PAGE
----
Bright lights, big boxes
No surprise here: the warehouse home center channel dominates the interior and exterior lighting category, as well as ceiling fans, a category where big boxes enjoy a whopping 73.5 percent dollar share. But based on consumer data from NPD Research, the story in these bright categories seems to be a move to the middle price points from the discount/mass merchants on one extreme and the specialty lighting and electrical supply stores on the other.
According to research, the average price paid for total lighting was $44.82 in 2007, up from $40.22 in 2006. Broken down by channel, consumer spending at mass merchants jumped $6.20 to $28.88, while consumer spending at lighting and electrical supply stores declined fro m $88.29 to $74.50.
“Specialty retailers seem to be coming down, while warehouse clubs and mass merchants are going a little upscale,” said Mark Delaney, NPD Group’s director of home improvement. “These shifts may be driven by competition, or just a result of the overall economy.”
Energy efficiency has played an increasingly large role in the sale of lighting across the country in recent years, but NPD’s research shows an opportunity for Energy Star or other energy-focused marketing programs. Consumers who purchased 42.4 percent of lighting units did not know if their purchases were Energy Star compliant.
“To me this says that there is an opportunity for Energy Star or the individual retailer or manufacturer to provide education on their products, or be more aggressive in promoting the energy efficiency story,” said Delaney.
In the ceiling fan category, there was a slightly higher connection to Energy Star, but still consumers purchasing 39.9 percent of items did not know if their lighting carried the Energy Star label.
Environmental friendliness also is playing out in the exterior lighting category in the form of solar lighting. This category jumped from 17.5 percent of dollar share in 2006, to 22.0 percent in 2007. In addition to the energy savings of solar, the technology has improved in recent years. Still, the leading segment of exterior lighting remains the exterior wall mount segment.
Perhaps because of pressure from the big boxes, lighting & electrical supply stores appear to be selling less expensive products. While dollar share in this specialty channel declined to 9.2 percent in 2007, unit share increased to 4.1 percent.
Overall, the exterior lighting market has increased by 5.7 percent year over year.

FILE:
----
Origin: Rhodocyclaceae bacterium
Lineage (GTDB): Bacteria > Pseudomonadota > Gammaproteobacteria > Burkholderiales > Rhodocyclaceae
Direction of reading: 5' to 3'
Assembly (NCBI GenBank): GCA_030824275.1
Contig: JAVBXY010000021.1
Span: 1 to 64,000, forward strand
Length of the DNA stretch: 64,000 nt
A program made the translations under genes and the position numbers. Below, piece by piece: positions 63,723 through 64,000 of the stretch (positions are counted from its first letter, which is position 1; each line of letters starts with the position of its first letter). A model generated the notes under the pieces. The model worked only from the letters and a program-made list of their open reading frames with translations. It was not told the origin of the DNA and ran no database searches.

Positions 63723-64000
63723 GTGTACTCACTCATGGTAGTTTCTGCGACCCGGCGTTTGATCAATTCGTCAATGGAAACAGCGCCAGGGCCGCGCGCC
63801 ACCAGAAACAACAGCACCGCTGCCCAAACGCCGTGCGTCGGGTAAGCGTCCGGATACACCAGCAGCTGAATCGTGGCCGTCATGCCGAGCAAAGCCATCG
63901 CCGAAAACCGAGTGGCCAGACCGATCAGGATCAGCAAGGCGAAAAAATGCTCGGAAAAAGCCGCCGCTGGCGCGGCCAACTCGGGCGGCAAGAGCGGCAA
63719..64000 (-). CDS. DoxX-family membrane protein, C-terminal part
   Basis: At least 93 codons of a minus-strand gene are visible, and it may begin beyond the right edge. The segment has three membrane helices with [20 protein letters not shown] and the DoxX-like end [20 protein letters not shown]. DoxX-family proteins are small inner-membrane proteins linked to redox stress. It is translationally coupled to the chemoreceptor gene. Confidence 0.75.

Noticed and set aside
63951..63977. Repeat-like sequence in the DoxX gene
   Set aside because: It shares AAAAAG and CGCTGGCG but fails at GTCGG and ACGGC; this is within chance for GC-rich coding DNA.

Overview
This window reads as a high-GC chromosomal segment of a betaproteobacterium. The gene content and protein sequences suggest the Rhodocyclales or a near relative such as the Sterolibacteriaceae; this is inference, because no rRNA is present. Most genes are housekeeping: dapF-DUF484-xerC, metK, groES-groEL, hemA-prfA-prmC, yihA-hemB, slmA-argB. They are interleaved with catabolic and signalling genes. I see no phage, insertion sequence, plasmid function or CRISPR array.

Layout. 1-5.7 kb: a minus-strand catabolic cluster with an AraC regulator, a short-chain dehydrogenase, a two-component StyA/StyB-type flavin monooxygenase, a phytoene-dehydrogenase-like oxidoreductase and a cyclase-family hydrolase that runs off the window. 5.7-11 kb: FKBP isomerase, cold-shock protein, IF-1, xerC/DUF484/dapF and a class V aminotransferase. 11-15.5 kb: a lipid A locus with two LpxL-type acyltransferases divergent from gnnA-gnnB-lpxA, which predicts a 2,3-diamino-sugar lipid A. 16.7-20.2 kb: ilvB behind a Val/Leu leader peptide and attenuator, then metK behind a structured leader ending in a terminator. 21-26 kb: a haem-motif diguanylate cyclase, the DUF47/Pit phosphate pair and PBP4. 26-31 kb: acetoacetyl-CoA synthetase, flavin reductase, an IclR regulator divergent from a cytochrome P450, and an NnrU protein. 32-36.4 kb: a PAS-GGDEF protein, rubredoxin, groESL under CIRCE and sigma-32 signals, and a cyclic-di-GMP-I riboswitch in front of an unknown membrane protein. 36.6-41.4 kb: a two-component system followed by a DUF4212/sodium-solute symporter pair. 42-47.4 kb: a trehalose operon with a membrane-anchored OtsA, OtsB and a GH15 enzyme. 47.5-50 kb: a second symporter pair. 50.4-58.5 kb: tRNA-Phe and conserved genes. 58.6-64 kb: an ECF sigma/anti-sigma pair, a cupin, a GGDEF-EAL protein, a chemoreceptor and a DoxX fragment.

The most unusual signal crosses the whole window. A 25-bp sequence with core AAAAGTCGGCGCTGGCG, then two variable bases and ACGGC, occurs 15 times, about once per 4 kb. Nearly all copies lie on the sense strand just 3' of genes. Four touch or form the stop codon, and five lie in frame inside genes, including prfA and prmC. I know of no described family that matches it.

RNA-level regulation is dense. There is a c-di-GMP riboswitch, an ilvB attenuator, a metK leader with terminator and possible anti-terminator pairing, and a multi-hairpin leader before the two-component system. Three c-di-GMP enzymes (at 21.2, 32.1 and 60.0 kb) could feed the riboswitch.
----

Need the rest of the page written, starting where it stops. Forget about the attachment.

Of the five income categories tracked, the highest ($100,000 plus) was the only category to show an increase in year-over-year unit share–from 25.3 percent to 29.9 percent.
NPD’s Consumer Tracking Service is based on monthly tracking of 30,000 opt-in respondents in 70 categories. The data above reflects the period from January 2006 to December 2007.
Weyerhaeuser reports loss in fourth quarter
Federal Way, Wash.-based Weyerhaeuser reported a net fourth-quarter loss of $63 million, swinging from earnings of $507 million in the same period last year. Sales were $3.9 billion, down 23.1 percent from $4.8 billion last year.
For the year, the forest products company had net earnings of $790 million, up 74.4 percent from $453 million in 2006. Sales dropped, however, to $16.3 billion from $18.7 billion last year, a decline of 12.8 percent.
Steven Rogel, chairman and CEO of Weyerhaeuser, characterized 2007 as a “challenging year” and said the company has been implementing ongoing improvements to its packaging business, while implementing “growth strategies” in its timberlands business.
“The continuing erosion of the U.S. housing market created very unfavorable market conditions for our timberlands, wood products and real estate businesses,” Rogel said. “Despite difficult market conditions, which we expect to continue through 2008, Weyerhaeuser remains focused on managing through the downturn.”
The company’s real estate business took the largest hit, with earnings falling 52 percent. Orders were down 19 percent, and the company’s backlog of homes sold, but not closed, dropped 35 percent.
Weyerhaeuser is one of North America’s largest diversified wood products companies.
NAR weighs in on Freddie Mac, Fannie Mae reform
The National Association of Realtors has submitted a position to the U.S. Senate Committee on Banking, Housing and Urban Development, supporting increased loan limits in government-sponsored enterprises (GSEs) Freddie Mac and Fannie Mae.
Reform to the two main government-sponsored lending organizations has been a topic of debate in light of the damaged subprime mortgage market.
Proponents of raising loan limits say it is a needed stimulus for the housing market. Opponents say giving the lending organizations a route to the “jumbo” loan market could be dangerous without additional safeguards.
Currently, a cap of $417,000 exists on loans issued by the GSEs. The NAR and other proponents of the stimulus plan support raising the GSE lending limit to $625,000.
The NAR submitted testimony to the HUD committee saying, “Fannie and Freddie are our partners in the housing industry and are important to stabilizing and strengthening the housing market.”
The group said the package could help “as many as” 500,000 jumbo loan borrowers to refinance. Additionally, the NAR says a higher rate limit could allow a large number of borrowers to enter the home buying market.